Setting up Annapurna canteens where meals at Rs 5 will be provided, universalising the PDS, subsidised rations to PDS beneficiaries, implementation of the Citizenship Amendment Act, assistance of Rs 10,000 a year to every refugee family for five years, implementation of Seventh pay commission recommendations for state employees, increasing salaries of para-teachers, enhancing senior citizens' pension and providing financial assistance to auto and taxi drivers are the salient points of this section.
A new Kolkata
Apart from making Kolkata the centre for all financial services, the manifesto promises a Rs 22,000 crore fund to make Kolkata a ‘city of future’.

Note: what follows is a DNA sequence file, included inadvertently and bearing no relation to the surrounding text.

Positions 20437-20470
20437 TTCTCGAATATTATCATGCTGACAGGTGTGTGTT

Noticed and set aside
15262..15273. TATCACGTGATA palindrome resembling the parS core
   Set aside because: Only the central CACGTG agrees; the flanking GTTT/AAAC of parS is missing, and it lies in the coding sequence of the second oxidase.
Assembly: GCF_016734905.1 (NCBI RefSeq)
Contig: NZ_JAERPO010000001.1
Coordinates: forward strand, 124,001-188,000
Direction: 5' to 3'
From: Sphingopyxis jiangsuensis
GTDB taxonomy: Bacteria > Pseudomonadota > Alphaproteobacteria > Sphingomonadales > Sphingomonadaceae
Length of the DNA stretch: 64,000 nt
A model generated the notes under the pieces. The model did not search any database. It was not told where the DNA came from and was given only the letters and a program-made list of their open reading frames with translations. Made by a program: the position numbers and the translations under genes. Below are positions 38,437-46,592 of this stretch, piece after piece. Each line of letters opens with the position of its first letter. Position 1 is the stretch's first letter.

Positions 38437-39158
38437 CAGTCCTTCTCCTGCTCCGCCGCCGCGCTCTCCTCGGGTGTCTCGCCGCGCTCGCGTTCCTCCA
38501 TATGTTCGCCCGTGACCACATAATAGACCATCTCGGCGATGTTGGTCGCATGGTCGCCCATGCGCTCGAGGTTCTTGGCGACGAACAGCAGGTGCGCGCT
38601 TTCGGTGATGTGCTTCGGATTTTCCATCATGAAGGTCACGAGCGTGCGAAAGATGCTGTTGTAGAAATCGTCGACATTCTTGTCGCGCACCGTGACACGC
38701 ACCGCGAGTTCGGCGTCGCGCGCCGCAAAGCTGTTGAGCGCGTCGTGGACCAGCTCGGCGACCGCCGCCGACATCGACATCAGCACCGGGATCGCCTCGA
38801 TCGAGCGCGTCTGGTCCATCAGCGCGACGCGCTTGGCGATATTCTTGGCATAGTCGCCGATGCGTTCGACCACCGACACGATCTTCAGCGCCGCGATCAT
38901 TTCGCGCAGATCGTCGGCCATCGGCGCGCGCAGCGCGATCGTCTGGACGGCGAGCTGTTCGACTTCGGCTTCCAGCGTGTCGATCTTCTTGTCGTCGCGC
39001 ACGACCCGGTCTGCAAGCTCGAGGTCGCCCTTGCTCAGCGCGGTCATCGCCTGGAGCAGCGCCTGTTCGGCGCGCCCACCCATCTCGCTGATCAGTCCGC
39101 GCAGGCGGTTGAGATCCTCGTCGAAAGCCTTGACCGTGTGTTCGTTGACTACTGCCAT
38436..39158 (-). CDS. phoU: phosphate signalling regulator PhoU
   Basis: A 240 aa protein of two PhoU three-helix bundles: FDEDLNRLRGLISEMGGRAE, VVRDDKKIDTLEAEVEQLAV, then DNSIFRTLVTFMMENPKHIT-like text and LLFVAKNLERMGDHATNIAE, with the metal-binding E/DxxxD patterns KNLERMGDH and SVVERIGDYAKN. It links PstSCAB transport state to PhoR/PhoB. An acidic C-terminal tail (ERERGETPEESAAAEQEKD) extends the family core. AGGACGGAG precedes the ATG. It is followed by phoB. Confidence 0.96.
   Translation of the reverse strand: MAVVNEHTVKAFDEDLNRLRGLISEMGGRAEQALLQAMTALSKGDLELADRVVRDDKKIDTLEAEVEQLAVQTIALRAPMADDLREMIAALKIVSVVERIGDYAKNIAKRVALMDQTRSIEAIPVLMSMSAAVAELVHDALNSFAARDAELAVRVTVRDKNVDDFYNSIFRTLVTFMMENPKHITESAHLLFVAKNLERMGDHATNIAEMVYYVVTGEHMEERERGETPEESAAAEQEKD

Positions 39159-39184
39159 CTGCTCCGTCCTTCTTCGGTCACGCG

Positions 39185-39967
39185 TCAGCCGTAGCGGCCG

Building smog towers, extension of metro rail network to major satellite conglomerations like Dhulagarh, Serampore and Kalyani, a solution to the city’s traffic blues and many other far-reaching measures have been promised to restore the city’s lost glory.
The BJP’s manifesto sets out a concrete roadmap for the state’s economic, educational, cultural and industrial rejuvenation.
Political analysts say that while the BJP’s manifesto can be termed as visionary, the Trinamool’s manifesto contains doles and unimplementable promises.
“It is evident that unlike the Trinamool’s manifesto that only lists the largesse that will be given out to various sections of society, the BJP’s manifesto is the result of a long consultation process and a deep intellectual exercise. It is well-crafted and lays out a bold vision for transforming Bengal,” said Ranjit Dhar, a former teacher of economics and Calcutta University.